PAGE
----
As readers of Past is Present are already aware, the Society’s Graphic Arts department is currently immersed in cataloging illustrations in our collection of gift books for the Prints in the Parlor project. Because the season of ghosts and goblins is now upon us as we near the end of October, we have been making particular note of those illustrations that have some relation to Halloween.
All Hallows Eve was not a particularly big holiday in America during the 1840s and 1850s, when most of the gift books were published, but there are a few mentions of the day. The illustration “Halloween” from The Mignonette (New York, c1856-57) is pretty typical of representations of the holiday. It depicts young people and an elderly couple gathered around a fire. The evening was more for young adults, and was one filled with roasted chestnuts and corn, storytelling, and sparking (flirtations with the opposite sex), and not costumes and candy or spook-tacular gore.
However, there are many other examples of frightening images in American gift books that are not related to Halloween but instead illustrate the Gothic-style prose and poetry of the era. These include dramatic pictures of murder, war, abuse, and revenge. An engraving of a woman with a knife entitled “Jealousy” from Gems of beauty (Boston, c1848) depicts a violent-looking woman about to stab her sleeping victim. Other illustrations include skeletons at parties, women buried alive, witches telling fortunes, and night scenes of shadowy city streets.
Finally, there is the wonderful image of “The Ghost Book,” which depicts a group of small boys gathered around a central child who is reading. Their eyes are wide with horror as they look around the shadowy yard. This image first appears in a Philadelphia annual The Gift (ca. 1839), and accompanies a story by Eliza Leslie about a diary kept by a traveler staying in a haunted bedroom. The boys have found the diary and are reading about spirits hiding in a dark closet under the eaves and pools of old blood from a murder committed long ago. In the end it turns out the diarist, an itinerant artist, was writing a rough draft of a story he hoped to have published in a “periodical of the day.” The boys are greatly relieved.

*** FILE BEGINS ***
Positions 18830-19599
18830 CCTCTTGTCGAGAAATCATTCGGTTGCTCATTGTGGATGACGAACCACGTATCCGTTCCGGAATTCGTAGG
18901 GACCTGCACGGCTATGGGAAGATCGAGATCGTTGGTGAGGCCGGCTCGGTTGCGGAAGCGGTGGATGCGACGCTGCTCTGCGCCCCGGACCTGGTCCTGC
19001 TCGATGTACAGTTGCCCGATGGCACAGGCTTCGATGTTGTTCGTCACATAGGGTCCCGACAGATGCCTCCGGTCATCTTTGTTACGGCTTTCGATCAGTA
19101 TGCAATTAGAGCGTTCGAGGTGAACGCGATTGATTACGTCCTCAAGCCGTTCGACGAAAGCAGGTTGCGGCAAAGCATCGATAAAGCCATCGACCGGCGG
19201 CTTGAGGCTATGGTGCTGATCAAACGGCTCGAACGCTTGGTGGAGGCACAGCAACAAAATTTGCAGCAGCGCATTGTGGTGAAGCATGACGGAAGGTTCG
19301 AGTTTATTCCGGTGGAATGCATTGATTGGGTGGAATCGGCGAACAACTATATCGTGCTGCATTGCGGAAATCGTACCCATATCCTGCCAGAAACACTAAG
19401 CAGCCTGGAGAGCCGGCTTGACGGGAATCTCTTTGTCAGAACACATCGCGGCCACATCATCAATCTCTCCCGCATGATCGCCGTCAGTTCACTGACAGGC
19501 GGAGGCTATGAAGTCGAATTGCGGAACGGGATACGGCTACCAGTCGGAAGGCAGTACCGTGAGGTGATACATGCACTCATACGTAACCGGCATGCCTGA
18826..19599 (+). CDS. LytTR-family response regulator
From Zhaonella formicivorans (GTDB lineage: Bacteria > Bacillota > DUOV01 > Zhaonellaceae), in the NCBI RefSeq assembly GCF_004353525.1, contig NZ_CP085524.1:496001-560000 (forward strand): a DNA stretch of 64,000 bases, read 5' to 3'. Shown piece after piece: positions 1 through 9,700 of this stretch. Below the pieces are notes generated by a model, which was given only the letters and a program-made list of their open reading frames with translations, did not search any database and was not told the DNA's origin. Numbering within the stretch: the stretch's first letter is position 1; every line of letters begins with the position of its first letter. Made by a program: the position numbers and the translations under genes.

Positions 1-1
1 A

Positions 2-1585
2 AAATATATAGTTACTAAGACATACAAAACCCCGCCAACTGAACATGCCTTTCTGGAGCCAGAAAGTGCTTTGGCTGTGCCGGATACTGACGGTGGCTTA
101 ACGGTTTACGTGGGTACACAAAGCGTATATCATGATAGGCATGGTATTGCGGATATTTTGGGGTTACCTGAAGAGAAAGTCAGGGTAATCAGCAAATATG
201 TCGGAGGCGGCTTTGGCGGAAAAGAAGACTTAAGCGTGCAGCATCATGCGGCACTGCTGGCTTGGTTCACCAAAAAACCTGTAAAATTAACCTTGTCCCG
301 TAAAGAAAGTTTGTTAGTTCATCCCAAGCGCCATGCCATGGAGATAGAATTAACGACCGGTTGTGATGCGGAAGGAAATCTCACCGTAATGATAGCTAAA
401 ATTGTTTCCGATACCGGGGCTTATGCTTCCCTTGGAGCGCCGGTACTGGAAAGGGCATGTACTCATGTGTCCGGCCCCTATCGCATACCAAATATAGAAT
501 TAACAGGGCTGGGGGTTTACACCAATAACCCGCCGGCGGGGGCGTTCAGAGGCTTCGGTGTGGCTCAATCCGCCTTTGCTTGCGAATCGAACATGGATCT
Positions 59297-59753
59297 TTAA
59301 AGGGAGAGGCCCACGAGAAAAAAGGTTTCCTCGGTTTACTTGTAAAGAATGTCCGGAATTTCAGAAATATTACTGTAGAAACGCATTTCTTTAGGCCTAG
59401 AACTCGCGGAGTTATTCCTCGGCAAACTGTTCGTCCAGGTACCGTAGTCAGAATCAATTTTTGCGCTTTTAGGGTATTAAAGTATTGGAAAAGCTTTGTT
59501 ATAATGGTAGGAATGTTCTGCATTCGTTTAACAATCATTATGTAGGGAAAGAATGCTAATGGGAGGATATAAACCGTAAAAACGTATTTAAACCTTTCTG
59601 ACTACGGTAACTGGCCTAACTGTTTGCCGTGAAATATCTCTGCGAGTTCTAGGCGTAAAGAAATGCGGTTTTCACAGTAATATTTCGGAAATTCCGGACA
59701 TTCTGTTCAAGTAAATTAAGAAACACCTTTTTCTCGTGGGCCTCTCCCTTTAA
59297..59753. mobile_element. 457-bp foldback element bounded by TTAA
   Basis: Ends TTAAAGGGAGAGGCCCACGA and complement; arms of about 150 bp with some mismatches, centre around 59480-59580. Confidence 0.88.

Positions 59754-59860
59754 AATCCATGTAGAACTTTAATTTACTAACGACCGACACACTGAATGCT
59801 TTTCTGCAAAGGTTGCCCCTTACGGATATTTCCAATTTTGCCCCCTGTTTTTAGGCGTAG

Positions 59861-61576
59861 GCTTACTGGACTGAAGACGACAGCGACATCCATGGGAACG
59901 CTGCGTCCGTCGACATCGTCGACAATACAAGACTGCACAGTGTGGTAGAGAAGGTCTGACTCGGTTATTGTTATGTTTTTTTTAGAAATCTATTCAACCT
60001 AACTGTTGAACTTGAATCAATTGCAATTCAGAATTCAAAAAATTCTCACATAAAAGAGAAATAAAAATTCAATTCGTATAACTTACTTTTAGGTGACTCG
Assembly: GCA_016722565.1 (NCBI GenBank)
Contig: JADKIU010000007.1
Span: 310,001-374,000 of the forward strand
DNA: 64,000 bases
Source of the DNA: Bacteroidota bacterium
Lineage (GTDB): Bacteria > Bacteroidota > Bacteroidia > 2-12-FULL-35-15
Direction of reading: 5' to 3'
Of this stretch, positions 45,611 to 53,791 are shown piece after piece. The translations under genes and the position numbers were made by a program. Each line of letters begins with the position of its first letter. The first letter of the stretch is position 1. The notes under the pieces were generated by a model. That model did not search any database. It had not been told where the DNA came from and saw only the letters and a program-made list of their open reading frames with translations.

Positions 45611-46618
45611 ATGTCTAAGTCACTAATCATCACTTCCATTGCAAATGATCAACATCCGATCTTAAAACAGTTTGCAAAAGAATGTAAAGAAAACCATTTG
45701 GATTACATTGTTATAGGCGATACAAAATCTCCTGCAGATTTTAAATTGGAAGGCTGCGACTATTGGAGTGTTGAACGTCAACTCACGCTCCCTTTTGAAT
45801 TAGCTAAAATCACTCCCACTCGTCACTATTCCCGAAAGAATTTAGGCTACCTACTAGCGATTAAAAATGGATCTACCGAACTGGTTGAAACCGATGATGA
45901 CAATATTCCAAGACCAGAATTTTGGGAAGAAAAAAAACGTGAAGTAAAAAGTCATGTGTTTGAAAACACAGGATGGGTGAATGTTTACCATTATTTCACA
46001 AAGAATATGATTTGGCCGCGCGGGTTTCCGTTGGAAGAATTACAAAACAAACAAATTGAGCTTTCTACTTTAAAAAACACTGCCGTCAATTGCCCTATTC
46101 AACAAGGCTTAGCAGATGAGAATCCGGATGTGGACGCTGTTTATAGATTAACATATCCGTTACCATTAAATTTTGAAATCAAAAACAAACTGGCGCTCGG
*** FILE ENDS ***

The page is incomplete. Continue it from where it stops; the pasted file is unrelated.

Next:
The image was re-used five years later in the 1844 Literary Souvenir, also published in Philadelphia, but the title was changed to “The Fright” in order to better illustrate a tale of the overactive imagination of boys written by George G. White. In White’s version, the central boy is described as
too strongly addicted to the marvelous. His brain was half turned from listening to the tales of an old nurse of the family, and reading romances and ballads.
This time the book the boys read is a cheaply printed text, purchased in town, Tales of Terror or the Mysteries of Magic. The story does not end well for the main character. He is so frightened by the words he reads aloud that
the shock had been too much for his reason. He had fallen victim to the follies of superstition, and remained an idiot for life.
Gads! What would he have made of the shrieking dementors in Harry Potter? All in all, the gift books provide us with evidence of nineteenth-century concepts of fear and darkness and ghosts and naughty boys – what more could we ask to mark the arrival of Halloween in 2010?